+ The scarcity of water in some parts of the east, greatly enhances the value of wells, which are there, like the ions in our country, the places of general resort. The distauces between them are carefully computed, to prevent errors, which in the desart oftimes prove fatal. Scripture abounds with metaphors indicative of the value of springs and fountains.

Q. How did Abimelech shew his sense of Isaac's power

A. He went with his friend Ahuzzath, and his chief captain Phicol, to the city where Isaac dwelt, and made a covenant of peace with him. This circumstance Isaac commemorated by calling a well, discovered that day by his servants, Sheba, or the oath : “therefore the name of the city is Beersheba.'

Q. At what age did Esau marry ? A. M. 2207. A. When forty years old, he married B. C. 1797. two Canaanitish women, and thus grieved

Isaac and Rebecca. Q. To what deceitful act did Rebekah prompt Jacob ?

A. She prompted him to personate his brother ; whereby he obtained the blessing which Isaac designed for Esau.

Q. How did this circumstance affect Esau ?

A. It incensed him against Jacob : and he said in his heart, “The days of mourning for my father are at hand; then will I slay my brother Jacob.”

Q. How was Jacob preserved from danger?

A. After a solemn charge, prohibiting his marriage with Canaanitish women, Jacob was sent to Laban, his mother's brother, at Padan Aram.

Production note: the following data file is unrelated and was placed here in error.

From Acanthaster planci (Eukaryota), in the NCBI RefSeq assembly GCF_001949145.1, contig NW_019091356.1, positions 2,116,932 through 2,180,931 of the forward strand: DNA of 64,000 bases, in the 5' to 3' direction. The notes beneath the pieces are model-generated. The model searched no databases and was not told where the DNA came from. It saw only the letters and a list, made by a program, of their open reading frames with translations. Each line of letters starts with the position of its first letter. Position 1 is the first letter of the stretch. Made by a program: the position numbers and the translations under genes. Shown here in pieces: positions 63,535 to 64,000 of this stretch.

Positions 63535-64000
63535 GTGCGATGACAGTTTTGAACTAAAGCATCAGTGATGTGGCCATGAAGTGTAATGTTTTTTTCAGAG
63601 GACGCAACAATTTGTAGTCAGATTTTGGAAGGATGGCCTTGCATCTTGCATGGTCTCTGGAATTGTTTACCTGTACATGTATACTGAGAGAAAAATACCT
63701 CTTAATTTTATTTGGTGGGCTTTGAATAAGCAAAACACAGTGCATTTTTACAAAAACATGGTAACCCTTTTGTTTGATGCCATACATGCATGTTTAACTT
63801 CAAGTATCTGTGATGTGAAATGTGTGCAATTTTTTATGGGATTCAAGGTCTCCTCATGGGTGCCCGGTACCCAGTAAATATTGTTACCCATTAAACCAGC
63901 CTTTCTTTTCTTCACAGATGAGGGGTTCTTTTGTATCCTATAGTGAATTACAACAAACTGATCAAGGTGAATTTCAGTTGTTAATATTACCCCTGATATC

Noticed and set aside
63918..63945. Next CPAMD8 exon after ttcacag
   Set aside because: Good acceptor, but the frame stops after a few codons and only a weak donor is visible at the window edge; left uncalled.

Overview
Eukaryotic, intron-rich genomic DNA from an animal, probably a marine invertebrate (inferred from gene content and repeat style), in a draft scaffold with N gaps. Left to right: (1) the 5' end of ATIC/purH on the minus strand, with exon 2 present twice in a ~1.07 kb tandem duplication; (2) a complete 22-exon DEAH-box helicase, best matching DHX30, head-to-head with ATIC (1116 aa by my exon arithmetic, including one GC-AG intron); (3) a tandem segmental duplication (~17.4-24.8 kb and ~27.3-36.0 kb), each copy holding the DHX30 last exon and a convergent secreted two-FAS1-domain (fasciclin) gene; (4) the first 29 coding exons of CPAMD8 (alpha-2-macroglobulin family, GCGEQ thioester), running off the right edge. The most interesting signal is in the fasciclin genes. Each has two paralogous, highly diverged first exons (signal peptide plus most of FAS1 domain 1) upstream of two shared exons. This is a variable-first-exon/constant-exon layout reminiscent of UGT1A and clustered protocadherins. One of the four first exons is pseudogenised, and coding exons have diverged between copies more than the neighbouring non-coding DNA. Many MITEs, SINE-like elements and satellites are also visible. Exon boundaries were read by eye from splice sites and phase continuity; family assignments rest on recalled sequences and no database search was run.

Q. Did Esau endeavour to sooth the feelings of his parents ?

A. Yes : perceiving that they were averse to his conduct, he forthwith married a daughter of Ishmael, hoping thereby to please them.

* The Well of the Oath.

Q. What befel Jacob on his way to Padan Aram?

A. “He dreamed, and behold a ladder set up on the earth, and the top of it reached to heaven : and behold the angels of God ascending and descending on it. And behold the Lord stood above it, and said, I am the Lord God of Abraham thy father, and the God of Isaac : the land whereon thou liest, to thee will I give it, and to thy seed: and thy seed shall be as the dust of the earth, and thou shalt spread abroad to the west, and to the east, and to the north, and to the south : and in thee and in thy seed shall all the families of the earth be blessed. And, behold, I am with thee, and will keep thee in all places whither thou goest, and will bring thee again into this land; for I will not leave thee until I have done that which I have spoken to thee of.”